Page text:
‘Fiji uncle’: meaning and early occurrences

Australia, 1888—defined by Wilkes in A Dictionary of Australian Colloquialisms (1990) as “An imaginary rich uncle overseas, backing some venture in which the unwary may be persuaded to invest.”

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‘paper yabber’: meaning and origin

Australia, 1888—denotes a letter (i.e., a written message)—‘yabber’: as a noun, denotes speech, language, talk; as a verb, means to talk—from an aboriginal stem ‘ya’, meaning to speak

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‘tickety-boo’: meaning, early occurrences and origin

UK, 1938—old-fashioned informal British-English adjective meaning ‘in good order’, ‘fine’—origin obscure: perhaps from Hindi ‘ṭhīk hai’ (‘all right’) or from ‘the ticket’ (‘the correct thing’); or it may simply be a purely fanciful formation

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‘aerial ping-pong’: meaning and origin

derisive appellation given to Australian Rules (football), because the ball is often kicked high into the air, requiring players to leap and catch it—Australia, 1945—slang of the Australian armed forces during World War II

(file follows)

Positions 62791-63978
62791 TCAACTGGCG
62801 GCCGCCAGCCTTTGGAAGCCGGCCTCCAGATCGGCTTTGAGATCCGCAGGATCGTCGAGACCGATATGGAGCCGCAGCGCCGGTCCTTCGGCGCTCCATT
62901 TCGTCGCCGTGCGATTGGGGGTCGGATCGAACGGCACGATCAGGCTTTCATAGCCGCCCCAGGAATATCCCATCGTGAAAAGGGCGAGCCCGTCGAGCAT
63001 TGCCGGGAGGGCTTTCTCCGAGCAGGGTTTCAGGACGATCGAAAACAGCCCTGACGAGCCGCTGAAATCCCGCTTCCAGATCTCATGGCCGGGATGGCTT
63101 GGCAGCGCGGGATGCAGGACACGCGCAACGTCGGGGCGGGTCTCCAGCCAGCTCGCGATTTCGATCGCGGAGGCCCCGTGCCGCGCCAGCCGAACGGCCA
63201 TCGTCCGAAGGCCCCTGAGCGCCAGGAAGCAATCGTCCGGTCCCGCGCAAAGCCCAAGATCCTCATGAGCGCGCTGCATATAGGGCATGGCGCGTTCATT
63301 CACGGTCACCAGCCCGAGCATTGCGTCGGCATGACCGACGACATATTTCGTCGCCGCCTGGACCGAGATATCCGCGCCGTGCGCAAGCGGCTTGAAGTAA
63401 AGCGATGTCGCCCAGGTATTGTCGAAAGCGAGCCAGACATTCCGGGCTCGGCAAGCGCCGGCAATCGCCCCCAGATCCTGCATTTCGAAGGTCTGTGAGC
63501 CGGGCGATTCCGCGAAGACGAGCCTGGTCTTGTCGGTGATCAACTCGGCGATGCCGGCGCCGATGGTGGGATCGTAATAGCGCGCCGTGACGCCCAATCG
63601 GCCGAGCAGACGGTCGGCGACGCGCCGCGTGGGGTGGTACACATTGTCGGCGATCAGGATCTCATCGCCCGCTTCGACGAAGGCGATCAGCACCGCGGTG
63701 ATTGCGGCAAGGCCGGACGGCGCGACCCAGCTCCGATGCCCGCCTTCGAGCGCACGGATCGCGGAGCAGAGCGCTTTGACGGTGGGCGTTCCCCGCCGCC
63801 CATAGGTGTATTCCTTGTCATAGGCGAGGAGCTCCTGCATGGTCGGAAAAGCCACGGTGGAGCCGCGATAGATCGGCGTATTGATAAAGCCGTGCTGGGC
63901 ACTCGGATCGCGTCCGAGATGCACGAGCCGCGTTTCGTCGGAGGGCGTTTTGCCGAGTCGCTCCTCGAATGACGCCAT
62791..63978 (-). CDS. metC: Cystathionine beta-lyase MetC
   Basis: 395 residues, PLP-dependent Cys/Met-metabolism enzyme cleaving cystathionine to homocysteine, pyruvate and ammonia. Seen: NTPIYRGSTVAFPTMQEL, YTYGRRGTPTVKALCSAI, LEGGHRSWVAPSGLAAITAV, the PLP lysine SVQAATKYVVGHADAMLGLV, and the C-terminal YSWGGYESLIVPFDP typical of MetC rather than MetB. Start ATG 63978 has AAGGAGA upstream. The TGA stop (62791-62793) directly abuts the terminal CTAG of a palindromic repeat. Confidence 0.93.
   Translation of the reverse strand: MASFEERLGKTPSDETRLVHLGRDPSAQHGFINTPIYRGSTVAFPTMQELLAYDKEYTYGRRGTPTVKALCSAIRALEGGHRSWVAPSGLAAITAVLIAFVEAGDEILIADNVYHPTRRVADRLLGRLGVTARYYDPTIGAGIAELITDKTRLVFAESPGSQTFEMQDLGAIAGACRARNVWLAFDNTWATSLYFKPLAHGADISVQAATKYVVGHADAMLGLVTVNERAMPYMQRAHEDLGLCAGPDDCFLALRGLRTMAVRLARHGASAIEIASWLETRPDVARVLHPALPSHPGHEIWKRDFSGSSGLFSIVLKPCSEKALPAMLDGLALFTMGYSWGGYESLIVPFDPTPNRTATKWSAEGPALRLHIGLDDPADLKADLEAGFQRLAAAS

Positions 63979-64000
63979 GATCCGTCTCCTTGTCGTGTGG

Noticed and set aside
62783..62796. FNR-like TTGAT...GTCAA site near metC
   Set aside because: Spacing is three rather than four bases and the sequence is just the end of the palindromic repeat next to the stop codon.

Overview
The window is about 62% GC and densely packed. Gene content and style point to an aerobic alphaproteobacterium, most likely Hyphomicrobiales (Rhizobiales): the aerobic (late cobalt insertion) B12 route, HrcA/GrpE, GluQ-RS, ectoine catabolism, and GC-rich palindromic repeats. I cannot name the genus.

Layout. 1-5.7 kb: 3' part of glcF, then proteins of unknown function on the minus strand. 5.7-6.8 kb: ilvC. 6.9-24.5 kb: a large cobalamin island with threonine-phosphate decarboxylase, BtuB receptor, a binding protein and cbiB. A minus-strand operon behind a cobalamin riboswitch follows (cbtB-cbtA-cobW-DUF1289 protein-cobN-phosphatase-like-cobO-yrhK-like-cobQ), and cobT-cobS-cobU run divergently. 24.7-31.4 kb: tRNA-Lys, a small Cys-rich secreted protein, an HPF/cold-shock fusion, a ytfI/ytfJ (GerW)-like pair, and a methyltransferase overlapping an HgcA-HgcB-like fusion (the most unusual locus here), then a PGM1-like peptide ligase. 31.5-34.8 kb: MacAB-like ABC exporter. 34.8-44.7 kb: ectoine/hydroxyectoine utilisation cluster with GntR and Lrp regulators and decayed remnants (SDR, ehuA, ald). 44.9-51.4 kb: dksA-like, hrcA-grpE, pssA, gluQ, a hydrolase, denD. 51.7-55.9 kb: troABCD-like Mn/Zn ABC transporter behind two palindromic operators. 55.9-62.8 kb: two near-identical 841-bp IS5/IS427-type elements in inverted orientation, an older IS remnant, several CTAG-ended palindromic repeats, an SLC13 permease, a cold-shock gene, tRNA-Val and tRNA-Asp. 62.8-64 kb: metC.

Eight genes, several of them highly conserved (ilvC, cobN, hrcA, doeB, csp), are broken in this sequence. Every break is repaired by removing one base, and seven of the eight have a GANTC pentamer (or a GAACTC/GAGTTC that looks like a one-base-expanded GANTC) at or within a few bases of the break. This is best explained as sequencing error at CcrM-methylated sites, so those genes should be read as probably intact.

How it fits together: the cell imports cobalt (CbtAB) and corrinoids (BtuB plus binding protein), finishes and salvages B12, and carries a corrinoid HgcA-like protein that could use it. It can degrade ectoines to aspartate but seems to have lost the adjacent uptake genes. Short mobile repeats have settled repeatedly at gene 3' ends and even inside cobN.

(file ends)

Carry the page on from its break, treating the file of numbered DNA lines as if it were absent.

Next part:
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‘sticker-licker’: meaning and origin

state of South Australia, 1952—a traffic warden—from the fact that South Australian traffic wardens licked the adhesive parking tickets in order to stick them to the windscreens—hence also the verb ‘sticker-lick’

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‘Queen Anne’s fan’: meaning and early occurrences

UK, 1883—a gesture of derision made by putting one’s thumb to one’s nose and outspreading the fingers like a fan; can be intensified by joining the tip of the little finger to the thumb of the other hand, whose fingers are also outspread fanwise—the motivation for the choice of ‘Queen Anne’ is unknown

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‘in clover’: meaning and origin of this phrase

UK, 1710—in ease and luxury—refers to the use of clover as fodder, as explained by Samuel Johnson in A Dictionary of the English Language (1755): “To live in Clover, is to live luxuriously; clover being extremely delicious and fattening to cattle.”

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